• bibliopirate

    I’ll admit that I only chose my school that I’m going to because it happened to be the school in the city I wanted to live in.

  • Deborah the Closet Monster

    My criteria back then were a little different than those I’d establish now!

    For undergrad, I had a single requirement: be within walking distance of my childhood home. The University of Oregon was it.

    For law school, I’d applied to a few schools outside of Los Angeles, but what I knew I wanted to do was get my butt back to Los Angeles. Everything about this place struck me right when I visited a girlfriend here a decade ago. So when I got that acceptance letter, I knew exactly where I was going!

    My brother in law applied to 18-19 medical schools in the last couple of months, if memory serves. Now I’m curious to ask him what he’ll use as the basis of his decision. I’m sure scholarship activity will be part of it, but I don’t know what part. Hrm!

    You’ve got me curious about DLS’s identity, but it does sound sweet. šŸ™‚

    • Mrs. This One

      That is some interesting criteria. How would it be different now?

      If the conversation with your BIL ever comes up, I’d love to know.

      I promise I’ll reveal it as soon as this process is over. I just thought it would be more fun this way for now.


  • PeterPumpkinEater

    I applied to 7 schools and only got into two of them. I wanted to go to the one that was specifically recognized as a Liberal Arts School because I knew that that school would probably tend to my needs more. On top of this, my grandmother was the dean there, so I figured it’d be easier to have connections there. More importantly, I wanted to go there because it was significantly smaller than the state school that I had gotten into. I have always gone to a small school and have always had a knack for being on good terms with the administration.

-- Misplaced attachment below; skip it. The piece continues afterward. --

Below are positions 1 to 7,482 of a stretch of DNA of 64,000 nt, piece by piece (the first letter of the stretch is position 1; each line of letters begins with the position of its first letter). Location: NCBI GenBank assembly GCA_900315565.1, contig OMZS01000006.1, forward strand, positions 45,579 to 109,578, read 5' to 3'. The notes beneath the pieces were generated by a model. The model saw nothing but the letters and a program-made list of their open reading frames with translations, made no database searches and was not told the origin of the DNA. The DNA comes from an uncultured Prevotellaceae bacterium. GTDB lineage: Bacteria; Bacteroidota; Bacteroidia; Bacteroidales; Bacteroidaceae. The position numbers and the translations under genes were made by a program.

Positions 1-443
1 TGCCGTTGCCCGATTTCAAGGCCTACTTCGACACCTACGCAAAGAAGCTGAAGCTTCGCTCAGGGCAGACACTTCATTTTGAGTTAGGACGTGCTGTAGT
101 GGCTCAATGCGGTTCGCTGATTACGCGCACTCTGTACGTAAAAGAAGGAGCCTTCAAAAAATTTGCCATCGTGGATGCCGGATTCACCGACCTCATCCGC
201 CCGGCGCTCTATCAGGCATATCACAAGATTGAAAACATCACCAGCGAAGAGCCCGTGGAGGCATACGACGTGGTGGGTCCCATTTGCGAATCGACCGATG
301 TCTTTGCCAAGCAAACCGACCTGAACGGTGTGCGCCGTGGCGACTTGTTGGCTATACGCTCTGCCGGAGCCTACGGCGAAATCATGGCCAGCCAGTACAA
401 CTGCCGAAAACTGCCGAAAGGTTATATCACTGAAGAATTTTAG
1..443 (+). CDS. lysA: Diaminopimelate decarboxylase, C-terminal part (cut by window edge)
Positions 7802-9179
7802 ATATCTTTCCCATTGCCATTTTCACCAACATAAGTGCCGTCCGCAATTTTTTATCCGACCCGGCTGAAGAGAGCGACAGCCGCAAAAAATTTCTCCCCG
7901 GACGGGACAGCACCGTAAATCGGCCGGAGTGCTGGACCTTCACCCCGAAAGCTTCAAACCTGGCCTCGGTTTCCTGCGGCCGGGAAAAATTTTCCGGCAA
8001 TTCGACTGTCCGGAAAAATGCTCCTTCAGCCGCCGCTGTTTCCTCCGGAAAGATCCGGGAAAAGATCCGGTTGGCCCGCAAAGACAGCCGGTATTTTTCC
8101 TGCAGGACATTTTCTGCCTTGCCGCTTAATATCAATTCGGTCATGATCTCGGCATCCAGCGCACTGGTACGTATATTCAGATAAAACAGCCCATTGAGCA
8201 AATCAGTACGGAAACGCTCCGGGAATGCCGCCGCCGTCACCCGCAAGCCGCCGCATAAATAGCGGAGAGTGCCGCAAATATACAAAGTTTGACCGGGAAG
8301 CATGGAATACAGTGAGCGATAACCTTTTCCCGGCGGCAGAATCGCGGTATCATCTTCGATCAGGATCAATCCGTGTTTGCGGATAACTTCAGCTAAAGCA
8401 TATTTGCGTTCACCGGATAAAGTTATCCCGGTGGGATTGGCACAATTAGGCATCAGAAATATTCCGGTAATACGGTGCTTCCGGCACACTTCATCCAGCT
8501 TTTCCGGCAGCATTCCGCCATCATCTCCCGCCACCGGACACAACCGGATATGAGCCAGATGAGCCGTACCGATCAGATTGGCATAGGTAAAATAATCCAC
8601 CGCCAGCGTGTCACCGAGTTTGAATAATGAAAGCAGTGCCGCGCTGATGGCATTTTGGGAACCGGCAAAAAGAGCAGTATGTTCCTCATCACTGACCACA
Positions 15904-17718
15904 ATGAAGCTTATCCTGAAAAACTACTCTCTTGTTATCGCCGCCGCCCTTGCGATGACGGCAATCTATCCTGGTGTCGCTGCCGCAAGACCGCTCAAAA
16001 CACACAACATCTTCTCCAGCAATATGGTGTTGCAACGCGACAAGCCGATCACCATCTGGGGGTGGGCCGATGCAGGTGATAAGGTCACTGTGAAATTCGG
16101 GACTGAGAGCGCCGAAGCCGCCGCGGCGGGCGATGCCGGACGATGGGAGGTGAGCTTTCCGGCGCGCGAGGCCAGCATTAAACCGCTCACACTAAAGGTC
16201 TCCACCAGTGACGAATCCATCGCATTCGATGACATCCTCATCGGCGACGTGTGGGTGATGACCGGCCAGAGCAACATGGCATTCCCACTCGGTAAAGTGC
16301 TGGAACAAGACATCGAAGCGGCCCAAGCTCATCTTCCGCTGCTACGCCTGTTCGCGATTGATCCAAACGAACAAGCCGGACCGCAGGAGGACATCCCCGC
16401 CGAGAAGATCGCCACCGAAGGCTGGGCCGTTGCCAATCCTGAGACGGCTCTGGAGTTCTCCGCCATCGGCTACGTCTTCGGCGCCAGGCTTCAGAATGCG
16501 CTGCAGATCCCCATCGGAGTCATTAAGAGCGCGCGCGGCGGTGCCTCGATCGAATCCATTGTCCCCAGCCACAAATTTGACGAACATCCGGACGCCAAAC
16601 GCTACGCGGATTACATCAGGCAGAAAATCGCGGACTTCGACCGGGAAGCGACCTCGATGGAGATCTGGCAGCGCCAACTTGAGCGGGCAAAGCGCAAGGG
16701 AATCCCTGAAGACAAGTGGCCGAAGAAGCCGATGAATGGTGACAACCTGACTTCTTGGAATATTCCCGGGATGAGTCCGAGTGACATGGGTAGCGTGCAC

Unfortunately, that school was private and even with the scholarships that I had won, it didn’t beat out the price of the state school that my parents were so eager for me to go to. At first I was very upset about it until I visited the school and found out that they had a writer’s program tailored practically to everything that I could ever imagine, and on top of this, we were split up into different colleges, and so I might as well be going to a liberal arts school anyway.
    I’ve just finished my first semester at University of Maryland and I can say that I’m very glad that I didn’t go to the other school. There are so many more opportunities because it’s such a large school, including connections with different alumni. In fact I just started an internship with an alum whom I sat next to at an etiquette dinner that the ARHU director invited me to. This was the best decision that I’ve made in my overall 18 years of existence. (:

    • Mrs. This One

      Ah good for you! I just applied to 15+ universities so I’m going to be asking myself this question a lot in the near future.

      But that’s the best part, when you can look at all of it and say “this was the right decision,” then there’s nothing else you could have asked for. This is how I want to feel when it comes to making my own decision.

      Thank you for your comment!